Many manufacturers seek logistics software to manage inventory and dispatch orders against that inventory. However, with perishable products, keeping an abundance of inventory on hand is not desirable. Most manufacturers produce inventory against real or predicted order volumes, with orders shipped out as soon as possible due to maximize short product shelf life, says Marc Braun, president, pcdata USA, East Granby, CT.
“Any good logistics solution also must support the ability to make sound business decisions on product shortages and overages, which are daily occurrences,” says Braun. “Bakeries are very service-oriented and allow for late order submittal. Production is made in batches and seldom will the total made match the demand.”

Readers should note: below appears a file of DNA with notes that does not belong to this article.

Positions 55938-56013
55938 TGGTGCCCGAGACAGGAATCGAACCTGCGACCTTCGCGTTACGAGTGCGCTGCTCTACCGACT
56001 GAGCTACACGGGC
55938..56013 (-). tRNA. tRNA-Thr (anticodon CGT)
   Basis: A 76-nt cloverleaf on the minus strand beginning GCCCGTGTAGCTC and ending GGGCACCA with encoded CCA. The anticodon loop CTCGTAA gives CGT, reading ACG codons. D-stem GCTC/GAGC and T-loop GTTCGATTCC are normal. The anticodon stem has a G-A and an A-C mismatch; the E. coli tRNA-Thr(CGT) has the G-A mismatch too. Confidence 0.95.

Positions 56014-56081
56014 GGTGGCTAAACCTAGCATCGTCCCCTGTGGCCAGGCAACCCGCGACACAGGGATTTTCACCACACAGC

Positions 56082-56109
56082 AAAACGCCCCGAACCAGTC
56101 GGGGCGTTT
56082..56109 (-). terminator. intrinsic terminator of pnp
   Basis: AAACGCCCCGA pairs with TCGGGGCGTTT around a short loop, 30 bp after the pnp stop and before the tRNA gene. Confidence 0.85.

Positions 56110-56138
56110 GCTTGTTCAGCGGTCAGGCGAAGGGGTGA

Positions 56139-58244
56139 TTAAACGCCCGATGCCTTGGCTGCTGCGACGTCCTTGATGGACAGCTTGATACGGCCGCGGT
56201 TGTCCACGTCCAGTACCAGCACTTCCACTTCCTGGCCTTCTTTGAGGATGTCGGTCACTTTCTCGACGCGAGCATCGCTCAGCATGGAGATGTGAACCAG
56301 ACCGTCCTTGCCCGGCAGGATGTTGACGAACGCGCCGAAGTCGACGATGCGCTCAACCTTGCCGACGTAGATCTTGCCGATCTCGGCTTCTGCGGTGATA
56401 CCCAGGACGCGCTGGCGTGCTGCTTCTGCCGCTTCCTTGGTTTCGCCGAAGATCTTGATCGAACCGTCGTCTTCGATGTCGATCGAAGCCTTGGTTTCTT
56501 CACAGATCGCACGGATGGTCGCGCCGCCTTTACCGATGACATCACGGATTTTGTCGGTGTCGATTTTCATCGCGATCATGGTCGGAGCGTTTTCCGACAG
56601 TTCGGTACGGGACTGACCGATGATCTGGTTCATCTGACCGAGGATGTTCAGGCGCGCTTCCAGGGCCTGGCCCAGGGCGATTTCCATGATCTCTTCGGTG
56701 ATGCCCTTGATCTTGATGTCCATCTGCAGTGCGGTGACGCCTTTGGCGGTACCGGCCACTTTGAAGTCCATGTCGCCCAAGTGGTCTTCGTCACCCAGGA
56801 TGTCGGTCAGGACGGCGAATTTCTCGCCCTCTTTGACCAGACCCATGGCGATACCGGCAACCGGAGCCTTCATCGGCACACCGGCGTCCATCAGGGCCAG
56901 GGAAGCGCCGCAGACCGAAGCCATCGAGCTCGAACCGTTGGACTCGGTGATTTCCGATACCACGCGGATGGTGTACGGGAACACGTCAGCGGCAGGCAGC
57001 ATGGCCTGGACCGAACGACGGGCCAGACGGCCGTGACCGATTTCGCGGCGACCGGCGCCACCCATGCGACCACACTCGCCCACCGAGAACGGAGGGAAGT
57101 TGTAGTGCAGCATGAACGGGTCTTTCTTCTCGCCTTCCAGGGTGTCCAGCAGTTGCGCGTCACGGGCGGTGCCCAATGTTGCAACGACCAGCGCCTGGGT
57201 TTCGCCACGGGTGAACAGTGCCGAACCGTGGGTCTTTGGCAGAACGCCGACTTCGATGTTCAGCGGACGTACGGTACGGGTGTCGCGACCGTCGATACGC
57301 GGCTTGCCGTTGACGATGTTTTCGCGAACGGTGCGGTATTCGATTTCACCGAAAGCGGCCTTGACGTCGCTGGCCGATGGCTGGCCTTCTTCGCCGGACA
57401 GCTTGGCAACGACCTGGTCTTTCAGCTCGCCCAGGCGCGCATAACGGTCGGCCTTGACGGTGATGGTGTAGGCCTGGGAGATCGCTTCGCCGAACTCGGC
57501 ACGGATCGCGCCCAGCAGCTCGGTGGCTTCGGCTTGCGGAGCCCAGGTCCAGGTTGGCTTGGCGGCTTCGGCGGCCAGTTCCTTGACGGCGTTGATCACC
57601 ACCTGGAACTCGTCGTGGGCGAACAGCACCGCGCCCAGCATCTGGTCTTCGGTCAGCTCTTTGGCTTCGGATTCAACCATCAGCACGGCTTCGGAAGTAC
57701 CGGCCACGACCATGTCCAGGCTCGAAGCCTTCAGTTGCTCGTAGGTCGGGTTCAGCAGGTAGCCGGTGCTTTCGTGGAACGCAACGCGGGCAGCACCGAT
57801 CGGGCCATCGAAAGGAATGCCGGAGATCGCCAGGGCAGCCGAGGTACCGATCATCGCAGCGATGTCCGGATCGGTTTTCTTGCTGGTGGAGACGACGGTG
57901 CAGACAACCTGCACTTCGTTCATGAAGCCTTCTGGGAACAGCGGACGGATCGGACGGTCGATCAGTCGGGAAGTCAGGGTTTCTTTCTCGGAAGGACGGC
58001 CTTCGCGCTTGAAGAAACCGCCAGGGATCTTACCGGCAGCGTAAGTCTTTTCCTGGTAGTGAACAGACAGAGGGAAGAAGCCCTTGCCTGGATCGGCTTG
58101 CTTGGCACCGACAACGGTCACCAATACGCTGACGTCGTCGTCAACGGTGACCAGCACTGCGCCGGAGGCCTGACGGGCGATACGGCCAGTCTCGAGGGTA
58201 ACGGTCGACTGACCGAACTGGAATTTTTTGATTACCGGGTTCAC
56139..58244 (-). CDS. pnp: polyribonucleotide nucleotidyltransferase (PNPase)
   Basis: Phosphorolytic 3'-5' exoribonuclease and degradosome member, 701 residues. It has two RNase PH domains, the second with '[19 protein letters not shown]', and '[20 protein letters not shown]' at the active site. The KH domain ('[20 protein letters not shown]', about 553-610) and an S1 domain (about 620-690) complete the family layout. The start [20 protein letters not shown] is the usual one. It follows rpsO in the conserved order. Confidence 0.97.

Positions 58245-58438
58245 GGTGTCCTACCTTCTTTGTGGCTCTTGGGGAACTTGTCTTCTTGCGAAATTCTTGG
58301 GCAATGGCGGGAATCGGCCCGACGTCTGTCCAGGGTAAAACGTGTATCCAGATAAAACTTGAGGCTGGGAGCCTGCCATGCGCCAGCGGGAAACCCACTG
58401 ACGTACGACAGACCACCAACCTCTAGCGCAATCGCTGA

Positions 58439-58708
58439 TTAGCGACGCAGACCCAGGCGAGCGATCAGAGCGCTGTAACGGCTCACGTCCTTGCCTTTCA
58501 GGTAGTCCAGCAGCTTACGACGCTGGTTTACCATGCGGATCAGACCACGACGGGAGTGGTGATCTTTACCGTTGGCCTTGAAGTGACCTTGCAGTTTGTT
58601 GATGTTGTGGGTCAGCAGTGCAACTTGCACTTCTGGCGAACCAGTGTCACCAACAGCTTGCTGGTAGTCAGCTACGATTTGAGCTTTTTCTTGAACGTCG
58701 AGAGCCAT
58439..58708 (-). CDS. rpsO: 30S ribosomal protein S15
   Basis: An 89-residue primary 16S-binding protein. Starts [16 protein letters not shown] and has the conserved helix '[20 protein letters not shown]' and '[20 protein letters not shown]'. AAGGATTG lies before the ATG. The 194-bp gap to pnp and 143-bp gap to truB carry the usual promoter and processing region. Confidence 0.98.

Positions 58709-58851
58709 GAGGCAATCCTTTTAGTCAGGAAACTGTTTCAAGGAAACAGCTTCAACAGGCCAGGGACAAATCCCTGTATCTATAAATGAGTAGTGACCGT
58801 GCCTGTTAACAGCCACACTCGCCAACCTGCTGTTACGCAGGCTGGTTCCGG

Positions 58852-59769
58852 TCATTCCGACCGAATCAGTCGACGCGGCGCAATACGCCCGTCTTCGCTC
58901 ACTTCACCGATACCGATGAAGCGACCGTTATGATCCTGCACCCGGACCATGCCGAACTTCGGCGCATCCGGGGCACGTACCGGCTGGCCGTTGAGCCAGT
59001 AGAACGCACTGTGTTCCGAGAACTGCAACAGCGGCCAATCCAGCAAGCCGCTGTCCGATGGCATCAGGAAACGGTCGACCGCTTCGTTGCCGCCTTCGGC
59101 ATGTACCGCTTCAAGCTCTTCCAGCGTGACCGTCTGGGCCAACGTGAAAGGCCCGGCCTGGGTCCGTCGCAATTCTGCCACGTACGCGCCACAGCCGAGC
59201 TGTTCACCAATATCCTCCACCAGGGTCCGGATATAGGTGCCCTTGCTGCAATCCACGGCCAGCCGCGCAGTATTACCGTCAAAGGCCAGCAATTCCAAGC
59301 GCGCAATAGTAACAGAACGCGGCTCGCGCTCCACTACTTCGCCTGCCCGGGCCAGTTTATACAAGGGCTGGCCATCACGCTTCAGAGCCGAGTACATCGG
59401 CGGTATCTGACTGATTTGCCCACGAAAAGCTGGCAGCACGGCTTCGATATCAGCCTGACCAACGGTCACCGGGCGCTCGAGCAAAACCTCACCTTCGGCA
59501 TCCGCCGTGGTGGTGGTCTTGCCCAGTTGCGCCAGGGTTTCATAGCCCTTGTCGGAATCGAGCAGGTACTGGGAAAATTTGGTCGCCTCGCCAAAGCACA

Current logistics software trends are favorable for bakers and snack manufacturers in that more system installations are cloud-based (provided through the Internet) with data input trending more from wireless devices throughout the supply chain, according to Duke. These solutions are faster to implement and can result in real-time data analysis, something manufacturers of short-shelf-life products need.
“Because shelf life is always an issue, bakers and snack producers can utilize the cloud-based data of fast- and slow-selling items to help them plan appropriate-sized production batches,” says Duke. “This data can come from delivery drivers who may be stocking shelves and entering in product inventory counts using personal tracking devices, such as cell phones.”